When I a few weeks ago wrote about cleaning up amongst files when we are ”visiting” a folder anyway in one of these newsletters, and asked for readers’ suggestions of how to keep the number of digital documents we save and store at bay, several people got in touch. One of them was Jonas who emphasized the common phenomena of that we think we know if a document or email can be considered irrelevant and hence can be thrown away, but we are not entirely sure, so we leave it where it is. For now.
It remains, but not for long
Wouldn’t it be nice if we could rid ourselves of something with ease and still keep it in case we need it — but only for a while? If so, we would probably get rid of more, since we have a period of safety-margins during which we can change our minds. But even if we use this kind of sluice, we will still get rid of plenty of things that are no longer relevant. The things we leave where they are ”for now” without moving them into an intermediate solution, are often left there indefinitely.
Easy to throw away when it’s time
Jonas told me that if he has a document or email with a clear expiration date, he has a way of notifying himself to not throw it away until after this date. His method is having a ”To be saved for a while”-folder in his email inbox that has twelve subfolders representing the months of the year. The email that he wanted to save until March is placed in the March-folder. When March arrives, he deletes the entire folder — knowing that he assessed the relevance of its contents long ago, and that he can safely throw it away without regrets. The email is practically deleted until March arrives, but he can still find it with ease in case he would need to.
Isn’t this an excellent way to actually have the cake and eat it too — at least for a while?
Do you recognize the feeling of hesitation about if it is safe to throw something away that probably is garbage, but which you might still need at some point? If so, think of a way to temporarily save documents and emails.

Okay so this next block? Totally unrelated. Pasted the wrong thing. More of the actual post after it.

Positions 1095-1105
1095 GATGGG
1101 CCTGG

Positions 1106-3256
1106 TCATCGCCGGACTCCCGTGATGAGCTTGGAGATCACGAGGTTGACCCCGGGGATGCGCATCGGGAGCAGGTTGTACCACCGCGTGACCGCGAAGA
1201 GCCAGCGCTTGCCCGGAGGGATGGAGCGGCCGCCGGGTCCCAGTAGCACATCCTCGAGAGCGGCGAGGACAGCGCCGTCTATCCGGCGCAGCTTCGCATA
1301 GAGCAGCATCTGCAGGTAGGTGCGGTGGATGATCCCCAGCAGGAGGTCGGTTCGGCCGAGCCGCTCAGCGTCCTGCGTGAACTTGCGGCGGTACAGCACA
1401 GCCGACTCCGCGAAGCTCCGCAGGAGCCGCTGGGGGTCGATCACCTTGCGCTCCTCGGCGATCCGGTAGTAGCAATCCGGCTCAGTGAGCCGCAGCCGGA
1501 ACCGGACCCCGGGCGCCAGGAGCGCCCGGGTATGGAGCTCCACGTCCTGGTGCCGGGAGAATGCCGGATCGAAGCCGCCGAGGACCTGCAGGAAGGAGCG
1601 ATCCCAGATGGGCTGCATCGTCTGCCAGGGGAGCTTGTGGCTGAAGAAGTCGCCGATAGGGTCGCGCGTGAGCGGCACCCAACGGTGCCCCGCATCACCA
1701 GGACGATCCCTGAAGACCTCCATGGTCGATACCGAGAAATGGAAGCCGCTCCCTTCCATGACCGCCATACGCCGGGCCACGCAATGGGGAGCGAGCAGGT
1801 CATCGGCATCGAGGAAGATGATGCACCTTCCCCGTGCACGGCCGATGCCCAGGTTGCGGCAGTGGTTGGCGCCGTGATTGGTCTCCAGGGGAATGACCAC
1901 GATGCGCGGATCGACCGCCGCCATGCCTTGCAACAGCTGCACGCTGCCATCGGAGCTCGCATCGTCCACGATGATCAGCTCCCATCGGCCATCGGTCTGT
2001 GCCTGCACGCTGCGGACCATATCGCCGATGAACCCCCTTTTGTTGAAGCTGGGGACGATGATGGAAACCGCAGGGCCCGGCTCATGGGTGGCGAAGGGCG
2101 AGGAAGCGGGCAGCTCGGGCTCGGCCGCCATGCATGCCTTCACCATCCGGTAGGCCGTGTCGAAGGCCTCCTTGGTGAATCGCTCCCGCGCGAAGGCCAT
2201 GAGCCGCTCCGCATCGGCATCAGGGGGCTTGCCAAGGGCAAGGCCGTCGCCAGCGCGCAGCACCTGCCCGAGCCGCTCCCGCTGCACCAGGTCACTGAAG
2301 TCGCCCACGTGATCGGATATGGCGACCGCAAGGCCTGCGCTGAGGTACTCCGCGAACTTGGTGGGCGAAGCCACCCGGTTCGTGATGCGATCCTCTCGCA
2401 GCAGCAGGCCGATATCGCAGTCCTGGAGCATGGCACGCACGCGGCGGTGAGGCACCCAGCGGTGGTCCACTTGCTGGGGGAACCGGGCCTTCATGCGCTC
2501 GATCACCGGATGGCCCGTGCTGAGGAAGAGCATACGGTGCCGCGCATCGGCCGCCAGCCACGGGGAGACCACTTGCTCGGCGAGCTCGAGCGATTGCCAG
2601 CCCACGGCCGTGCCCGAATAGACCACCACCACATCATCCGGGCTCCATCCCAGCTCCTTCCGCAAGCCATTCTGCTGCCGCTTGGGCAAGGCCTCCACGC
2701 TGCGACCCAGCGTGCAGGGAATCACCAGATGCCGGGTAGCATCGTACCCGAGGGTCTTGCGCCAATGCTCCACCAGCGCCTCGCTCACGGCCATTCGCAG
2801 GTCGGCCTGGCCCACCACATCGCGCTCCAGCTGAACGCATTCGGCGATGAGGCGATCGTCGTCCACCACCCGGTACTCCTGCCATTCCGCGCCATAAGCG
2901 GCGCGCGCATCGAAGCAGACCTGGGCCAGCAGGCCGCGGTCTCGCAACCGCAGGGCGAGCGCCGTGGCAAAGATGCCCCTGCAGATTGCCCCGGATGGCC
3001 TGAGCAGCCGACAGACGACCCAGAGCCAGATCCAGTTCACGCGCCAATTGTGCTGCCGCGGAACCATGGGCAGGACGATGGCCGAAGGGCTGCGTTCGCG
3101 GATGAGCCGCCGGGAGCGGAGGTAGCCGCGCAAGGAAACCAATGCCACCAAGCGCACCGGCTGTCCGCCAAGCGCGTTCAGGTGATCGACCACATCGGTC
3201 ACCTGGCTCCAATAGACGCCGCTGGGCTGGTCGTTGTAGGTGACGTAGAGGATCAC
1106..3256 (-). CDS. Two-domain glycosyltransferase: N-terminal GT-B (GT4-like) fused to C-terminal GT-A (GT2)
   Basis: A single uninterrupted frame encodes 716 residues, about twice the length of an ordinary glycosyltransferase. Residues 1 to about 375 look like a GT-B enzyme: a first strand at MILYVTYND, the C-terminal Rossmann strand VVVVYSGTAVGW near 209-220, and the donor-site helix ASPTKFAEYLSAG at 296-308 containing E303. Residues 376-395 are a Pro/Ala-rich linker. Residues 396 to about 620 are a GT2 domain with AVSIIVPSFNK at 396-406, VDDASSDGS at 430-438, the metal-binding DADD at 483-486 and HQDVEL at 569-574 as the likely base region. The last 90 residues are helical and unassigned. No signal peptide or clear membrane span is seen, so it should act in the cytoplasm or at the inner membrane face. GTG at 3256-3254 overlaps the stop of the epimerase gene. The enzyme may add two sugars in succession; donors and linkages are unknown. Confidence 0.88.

Perhaps you will follow Jonas’ lead and create folders for every month of the year in your inbox or amongst your other documents. Another option is using flags, categories, labels or some other way of indicating when it is safe to remove something.
Personally the tag-function in my filesystem (OS X) serves this purpose. I now have 12 different tags representing the months that I can choose between when wanting to indicate that a certain file is due for the wastepaper basket in a while. And on the first Monday of every month, the excellent file-fixing program Hazel presents me with the files and documents that can be safely removed and deleted this month. I always enjoy getting rid of files that are just cluttering my digital space and make room for relevant things instead.
Easy to throw away after a while as well
If you design your own version of a structure for temporarily saving files, the growth ratio of your emails and documents will not be as drastic as it has been. It will become easy to get rid of things you no longer need, even if you were not sure you could throw it away to begin with. ”For now” suddenly has an expiration date.
What is your solution?
What is your trick to ensure that the irrelevant items get thrown away, even though you need them for a while longer? Comment and let both me and other readers know your trick.